The virus has hijacked our daily lives much more than our bodies, courtesy the social media. It hasn’t been a day for the last two months that memes, forward, messages or videos were not related to COVID-19 content. As much as staying updated about the pandemic situation is important at such times, bulk data about cases, fatalities and other stuff related to outbreak makes little sense to the masses.
The content is mostly portrayed as ‘threatening’ and constant consumption will just add to the already existing fear and tension.
Get involved with yourself more than the media. Use authentic sources of public health information like the WHO or CDC websites.
Structure And Discipline Your Day
Scheduling your daily life is extremely important. None of us have been used to these times and having an indoor structure to your day helps in organising your work. This helps work-life balance and your personal chores, preventing them from overlapping. Maintain the habit of exercises or Yoga indoors and if possible daily walking in your proximity, definitely with the necessary precautions. Also have a healthy diet and timely sleep. Please avoid discussing COVID-19 related news late in the day, as that often hampers sleep. All these healthy habits eventually add to your immunity, which is all the more essential now.
Take Care Of The Vulnerable
Elders need to be involved in decision making, precautions explained, and safety ensured. Any form of stigma related to ‘ageism’ is best prevented. Children need to have a structure, online classes can be scheduled and continued with parental involvement at home. Their energy has to be channelized through familial participation, with age-appropriate explanation of the crisis situation outside.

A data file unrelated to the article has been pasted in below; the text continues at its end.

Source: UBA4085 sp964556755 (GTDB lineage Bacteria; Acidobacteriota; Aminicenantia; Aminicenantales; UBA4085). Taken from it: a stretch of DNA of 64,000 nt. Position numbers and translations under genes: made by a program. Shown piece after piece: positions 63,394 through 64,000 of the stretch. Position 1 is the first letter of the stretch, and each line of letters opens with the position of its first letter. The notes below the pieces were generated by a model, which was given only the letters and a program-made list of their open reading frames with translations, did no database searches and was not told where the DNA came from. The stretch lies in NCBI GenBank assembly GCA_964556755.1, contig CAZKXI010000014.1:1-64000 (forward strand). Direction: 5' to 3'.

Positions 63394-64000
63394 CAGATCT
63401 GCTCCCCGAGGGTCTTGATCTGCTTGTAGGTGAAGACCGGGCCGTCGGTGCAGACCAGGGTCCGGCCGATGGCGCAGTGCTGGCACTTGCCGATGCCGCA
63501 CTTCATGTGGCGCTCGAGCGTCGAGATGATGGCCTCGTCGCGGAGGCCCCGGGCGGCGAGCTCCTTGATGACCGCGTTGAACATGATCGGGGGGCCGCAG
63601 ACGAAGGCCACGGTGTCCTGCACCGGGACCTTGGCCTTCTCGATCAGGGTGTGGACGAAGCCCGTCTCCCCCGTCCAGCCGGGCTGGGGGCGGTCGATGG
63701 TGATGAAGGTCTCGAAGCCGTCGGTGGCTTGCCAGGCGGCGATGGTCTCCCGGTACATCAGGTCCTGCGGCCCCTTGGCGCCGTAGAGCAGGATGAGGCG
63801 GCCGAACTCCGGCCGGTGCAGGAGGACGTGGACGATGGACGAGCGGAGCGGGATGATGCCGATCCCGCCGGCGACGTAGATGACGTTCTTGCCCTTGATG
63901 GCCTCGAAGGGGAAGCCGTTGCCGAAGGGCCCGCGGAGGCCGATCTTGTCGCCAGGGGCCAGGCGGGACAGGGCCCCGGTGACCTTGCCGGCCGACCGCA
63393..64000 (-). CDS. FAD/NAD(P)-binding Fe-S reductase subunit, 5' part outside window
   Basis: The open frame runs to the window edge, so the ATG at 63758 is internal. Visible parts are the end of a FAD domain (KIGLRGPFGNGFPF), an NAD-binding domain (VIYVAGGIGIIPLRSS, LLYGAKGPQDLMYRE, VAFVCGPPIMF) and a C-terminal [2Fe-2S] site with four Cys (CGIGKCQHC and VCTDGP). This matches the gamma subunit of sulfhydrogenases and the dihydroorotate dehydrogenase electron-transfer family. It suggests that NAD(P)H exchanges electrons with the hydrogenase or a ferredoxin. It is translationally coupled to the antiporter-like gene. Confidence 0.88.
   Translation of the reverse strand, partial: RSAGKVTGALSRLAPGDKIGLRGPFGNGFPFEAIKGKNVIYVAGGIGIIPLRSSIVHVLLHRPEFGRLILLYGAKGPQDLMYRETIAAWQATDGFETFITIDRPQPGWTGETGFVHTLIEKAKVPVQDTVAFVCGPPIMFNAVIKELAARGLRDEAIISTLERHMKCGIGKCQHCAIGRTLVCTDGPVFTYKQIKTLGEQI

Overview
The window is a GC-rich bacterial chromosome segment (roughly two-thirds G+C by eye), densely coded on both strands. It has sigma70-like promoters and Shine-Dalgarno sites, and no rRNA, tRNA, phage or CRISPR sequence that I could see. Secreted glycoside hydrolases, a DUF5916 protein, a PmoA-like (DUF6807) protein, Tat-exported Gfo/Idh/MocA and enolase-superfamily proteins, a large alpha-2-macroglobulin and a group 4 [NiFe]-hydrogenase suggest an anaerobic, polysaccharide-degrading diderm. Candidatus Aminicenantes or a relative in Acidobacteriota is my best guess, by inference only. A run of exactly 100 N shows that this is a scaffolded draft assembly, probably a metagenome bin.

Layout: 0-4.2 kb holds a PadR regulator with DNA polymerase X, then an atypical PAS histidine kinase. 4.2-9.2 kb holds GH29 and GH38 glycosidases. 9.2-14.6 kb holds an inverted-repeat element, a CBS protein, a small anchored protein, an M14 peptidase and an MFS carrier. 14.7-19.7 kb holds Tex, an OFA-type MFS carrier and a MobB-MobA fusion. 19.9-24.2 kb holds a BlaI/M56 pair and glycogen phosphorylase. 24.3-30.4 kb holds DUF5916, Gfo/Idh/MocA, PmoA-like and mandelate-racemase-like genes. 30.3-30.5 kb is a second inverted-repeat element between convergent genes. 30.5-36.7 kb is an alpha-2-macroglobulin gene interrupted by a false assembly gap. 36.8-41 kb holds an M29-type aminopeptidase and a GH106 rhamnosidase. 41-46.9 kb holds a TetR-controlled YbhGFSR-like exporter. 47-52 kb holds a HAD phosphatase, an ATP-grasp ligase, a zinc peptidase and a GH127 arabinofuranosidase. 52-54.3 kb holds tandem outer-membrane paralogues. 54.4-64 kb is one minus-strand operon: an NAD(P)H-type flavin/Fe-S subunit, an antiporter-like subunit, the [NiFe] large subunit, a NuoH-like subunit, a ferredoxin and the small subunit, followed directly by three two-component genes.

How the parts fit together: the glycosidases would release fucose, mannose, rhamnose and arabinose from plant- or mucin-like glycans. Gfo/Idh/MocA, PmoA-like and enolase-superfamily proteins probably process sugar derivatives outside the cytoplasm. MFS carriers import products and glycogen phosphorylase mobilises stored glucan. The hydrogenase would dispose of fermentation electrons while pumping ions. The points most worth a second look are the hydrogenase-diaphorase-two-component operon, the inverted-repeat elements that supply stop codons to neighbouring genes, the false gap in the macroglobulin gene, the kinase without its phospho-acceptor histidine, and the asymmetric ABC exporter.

Those with mental illness should be taken care of and at the earliest sign of any behavioural distress, please seek relevant help with your physicians.
Various national helplines (NIMHANS, AIIMS, PGI-Chandigarh, etc.) have been operating for this purpose, including the Ministry of Health and Family Welfare (MoHFw). The front-line workers against COVID-19 ranging from health-care staff, the police to the sweepers are at increased physical and psychological risk: they need our support, empathy and help.
We are all together in this. Let us take care of the ones who are less fortunate than us and try to help their needs. Random kindness to persons associated with your daily life like your newspaper vendor, domestic help, security personnel, etc. will not only give them happiness but also help you feel connected and at peace. The touch of humanity is probably all the more crucial during these times.
Take Help If Needed
There are times when we all need help. Let us sensitise ourselves and others in understanding that these are tough times and have never been faced before.
If things get ‘over and above the edge’, please DO NOT hesitate to take help or ask for help in relation to others.
This understanding can help fighting stress and trauma for the greater good. Grief, depression and death wishes are warning signs and need immediate help. Professional help is always available and welcome! Prevent all forms of abuse and report them, if detected!
'COVID' Free Time
Let the virus not infect you psychologically. Please keep some time each day, to enjoy yourself or with your family, keeping the viral threat away from your mind. It is immensely soothing!
The pandemic will eventually cease, and life moves on. Let us think beyond the current threat, beyond just COVID-19. Certain losses cannot surely be revived (like a lost person or a job) but let us use this time in isolation to have some future plans of ‘coming back at it’. Given time, new opportunities will surely rise!
Lastly, let us all accept the stress. It is but natural to feel your nerve tickling during such times, when the world itself is frozen in a viral threat. However, human resilience can be remarkable with mutual support and history has proven that no matter how difficult times can get, humankind and life have always triumphed beyond it. We can keep holding hands all throughout these tough times. Hopefully COVID-19 will resolve in the near future, and we can come out of it stronger and more resilient than ever before.
(Dr Debanjan Banerjee is a psychiatrist with NIMHANS, and Life Fellow, World Association of Mental Health)
(This story was auto-published from a syndicated feed. No part of the story has been edited by The Quint.)